Enabling TLS on my blog

Google has been favoring websites behind HTTPS over those behind HTTP in their search ranking for quite a while now. Somewhat more recent they started to mark interactive websites behind HTTP as insecure in their Chrome web browser. According to Google: “Eventually, we plan to label all HTTP pages as non-secure”. One could argue about the value of marking non-interactive websites, such as blogs, as insecure. However given how easy it is to enable TLS by using Let’s Encrypt our time is better spend on simply enabling it.

In my previous blog post I documented how to I used FreeNAS and FreeBSD Jails to run my blog. To understand how, what follows, works, you might want to read that post first.

Enabling TLS basically boils down to three steps:

Install Certbot and the Nginx plugin

It has been a while since I did any work in this blog jail, hence I’ll start with updating the package repository:

guido@laptop % ssh blog 
% sudo pkg update

Next I’ll install the Python 3.6 version of Certbot and the Nginx plugin:

% sudo pkg install py36-certbot py36-certbot-nginx

Run Certbot

Running Certbot with the Nginx plugin assumes that the nginx.conf lives in /etc/nginx. Under FreeBSD that configuration files lives in /etc/usr/local/etc/nginx. The Certbot documentation doesn’t document how to inform it about this different location. Fortunately the joy of open source allows us to inspect the plugin code to see what it expects.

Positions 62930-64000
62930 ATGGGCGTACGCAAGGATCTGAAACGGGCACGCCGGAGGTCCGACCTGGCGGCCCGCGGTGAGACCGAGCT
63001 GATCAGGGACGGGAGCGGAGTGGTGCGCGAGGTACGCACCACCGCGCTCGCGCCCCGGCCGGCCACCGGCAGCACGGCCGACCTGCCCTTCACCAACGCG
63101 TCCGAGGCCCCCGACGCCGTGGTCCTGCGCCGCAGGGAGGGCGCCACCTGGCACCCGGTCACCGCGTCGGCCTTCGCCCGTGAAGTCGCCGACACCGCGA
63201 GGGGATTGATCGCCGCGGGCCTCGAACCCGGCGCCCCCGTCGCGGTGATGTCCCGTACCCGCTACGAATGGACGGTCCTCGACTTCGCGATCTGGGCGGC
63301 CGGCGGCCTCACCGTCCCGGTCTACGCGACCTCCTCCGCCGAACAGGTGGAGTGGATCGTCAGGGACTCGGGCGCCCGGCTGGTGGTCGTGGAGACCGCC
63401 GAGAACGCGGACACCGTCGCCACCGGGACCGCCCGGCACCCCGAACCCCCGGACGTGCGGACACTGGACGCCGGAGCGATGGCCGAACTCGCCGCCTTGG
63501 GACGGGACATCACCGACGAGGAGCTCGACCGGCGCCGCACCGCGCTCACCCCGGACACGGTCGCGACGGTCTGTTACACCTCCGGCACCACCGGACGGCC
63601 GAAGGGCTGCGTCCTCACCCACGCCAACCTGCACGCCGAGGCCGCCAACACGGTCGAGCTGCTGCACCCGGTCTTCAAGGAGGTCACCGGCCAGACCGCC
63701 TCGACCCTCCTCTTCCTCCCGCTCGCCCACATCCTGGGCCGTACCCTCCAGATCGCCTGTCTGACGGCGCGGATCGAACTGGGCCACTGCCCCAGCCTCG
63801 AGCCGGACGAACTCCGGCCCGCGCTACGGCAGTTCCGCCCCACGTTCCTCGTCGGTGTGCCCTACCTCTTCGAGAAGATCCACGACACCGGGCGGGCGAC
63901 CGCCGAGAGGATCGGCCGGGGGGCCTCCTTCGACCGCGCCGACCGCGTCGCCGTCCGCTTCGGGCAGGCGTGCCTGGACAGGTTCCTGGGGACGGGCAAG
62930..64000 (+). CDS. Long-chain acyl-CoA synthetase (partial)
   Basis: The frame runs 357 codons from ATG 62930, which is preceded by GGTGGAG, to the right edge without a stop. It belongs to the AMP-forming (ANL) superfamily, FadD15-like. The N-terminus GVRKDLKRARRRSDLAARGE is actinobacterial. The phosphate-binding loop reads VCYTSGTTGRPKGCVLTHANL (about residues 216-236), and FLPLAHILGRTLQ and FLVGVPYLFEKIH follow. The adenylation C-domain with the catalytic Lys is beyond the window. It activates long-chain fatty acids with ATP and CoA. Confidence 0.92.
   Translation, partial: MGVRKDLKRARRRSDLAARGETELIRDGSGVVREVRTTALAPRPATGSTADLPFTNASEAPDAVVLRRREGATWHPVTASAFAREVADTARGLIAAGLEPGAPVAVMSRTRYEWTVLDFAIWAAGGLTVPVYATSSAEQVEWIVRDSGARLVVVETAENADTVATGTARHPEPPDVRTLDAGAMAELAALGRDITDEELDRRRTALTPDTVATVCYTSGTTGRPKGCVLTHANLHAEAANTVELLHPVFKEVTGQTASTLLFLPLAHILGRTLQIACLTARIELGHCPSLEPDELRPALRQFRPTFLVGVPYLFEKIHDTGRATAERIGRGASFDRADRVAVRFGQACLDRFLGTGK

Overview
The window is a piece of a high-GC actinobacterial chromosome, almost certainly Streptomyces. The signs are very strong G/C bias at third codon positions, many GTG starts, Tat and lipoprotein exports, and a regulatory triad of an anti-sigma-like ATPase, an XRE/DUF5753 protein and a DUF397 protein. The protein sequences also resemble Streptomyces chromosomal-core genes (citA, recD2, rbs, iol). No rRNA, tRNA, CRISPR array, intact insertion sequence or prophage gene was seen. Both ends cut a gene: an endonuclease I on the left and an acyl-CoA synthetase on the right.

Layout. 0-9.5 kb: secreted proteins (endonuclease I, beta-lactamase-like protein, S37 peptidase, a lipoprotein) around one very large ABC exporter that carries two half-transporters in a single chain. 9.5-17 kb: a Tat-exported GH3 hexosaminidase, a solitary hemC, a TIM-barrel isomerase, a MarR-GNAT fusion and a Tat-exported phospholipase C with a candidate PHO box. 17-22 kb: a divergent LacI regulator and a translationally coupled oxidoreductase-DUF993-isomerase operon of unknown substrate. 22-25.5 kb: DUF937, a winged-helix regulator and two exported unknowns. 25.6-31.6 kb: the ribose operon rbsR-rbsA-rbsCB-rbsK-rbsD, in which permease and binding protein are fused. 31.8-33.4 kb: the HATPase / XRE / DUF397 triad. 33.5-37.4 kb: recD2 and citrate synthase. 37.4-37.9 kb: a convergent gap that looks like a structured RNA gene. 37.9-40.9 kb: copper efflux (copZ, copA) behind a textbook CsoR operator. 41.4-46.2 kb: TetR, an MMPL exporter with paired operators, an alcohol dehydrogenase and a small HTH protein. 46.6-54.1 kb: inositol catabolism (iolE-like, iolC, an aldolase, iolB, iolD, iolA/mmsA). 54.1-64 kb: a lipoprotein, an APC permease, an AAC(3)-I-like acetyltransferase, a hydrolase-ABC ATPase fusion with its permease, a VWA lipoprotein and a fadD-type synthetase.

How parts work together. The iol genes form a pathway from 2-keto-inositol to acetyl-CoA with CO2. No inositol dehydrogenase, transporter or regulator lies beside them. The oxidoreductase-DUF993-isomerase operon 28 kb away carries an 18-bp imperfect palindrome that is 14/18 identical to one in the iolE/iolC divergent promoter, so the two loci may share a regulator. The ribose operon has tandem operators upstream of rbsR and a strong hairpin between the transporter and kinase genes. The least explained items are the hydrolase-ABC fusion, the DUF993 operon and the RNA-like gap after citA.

Apparently it accepts a server-root argument that does what we need. From the command line that arguments needs to be prepended with the plugin name nginx-, hence the command to run becomes:

% sudo certbot-3.6 --nginx --nginx-server-root /usr/local/etc/nginx \ 
	-d kollerie.com -d www.kollerie.com -d blog.kollerie.com

It will ask you a couple of question that I won’t repeat here. When the command finishes, TLS is fully enabled. It even restarted Nginx for you. It really can’t be made more simple than that.

From the web server’s point of view everything was working fine. However when I visited my blog all styling was gone. This was easily solved by informing Hugo (my static blog generator) that my baseURL (in config.toml) now starts with https instead of http and regenerating everything:

guido@laptop % cd <blog dir>
guido@laptop % nvim config.toml
guido@laptop hugo
guido@laptop % scp -r public/* blog:www

Add a cronjob for certificate renewal

Let’s encrypt certificates expire after 90 days. Fortunately certificate renewal can be automated with a simple cronjob as documented on the Certbot website:

% sudo -i
% crontab -e

and add the following line to root’s crontab:

0 0,12 * * * /usr/local/bin/python3.6 -c 'import random; import time; time.sleep(random.random() * 3600)' && /usr/local/bin/certbot-3.6 renew > /dev/null 2>&1

That bit of Python code is there to prevent everyone in the same timezone from renewing their certificate exactly at the same time twice a day. The actual renewal call is as simple as:

% certbot-3.6 renew

Feel free to run it manually to see its output.

And that’s all there is to it. Three easy steps to enable TLS using Let’s Encrypt!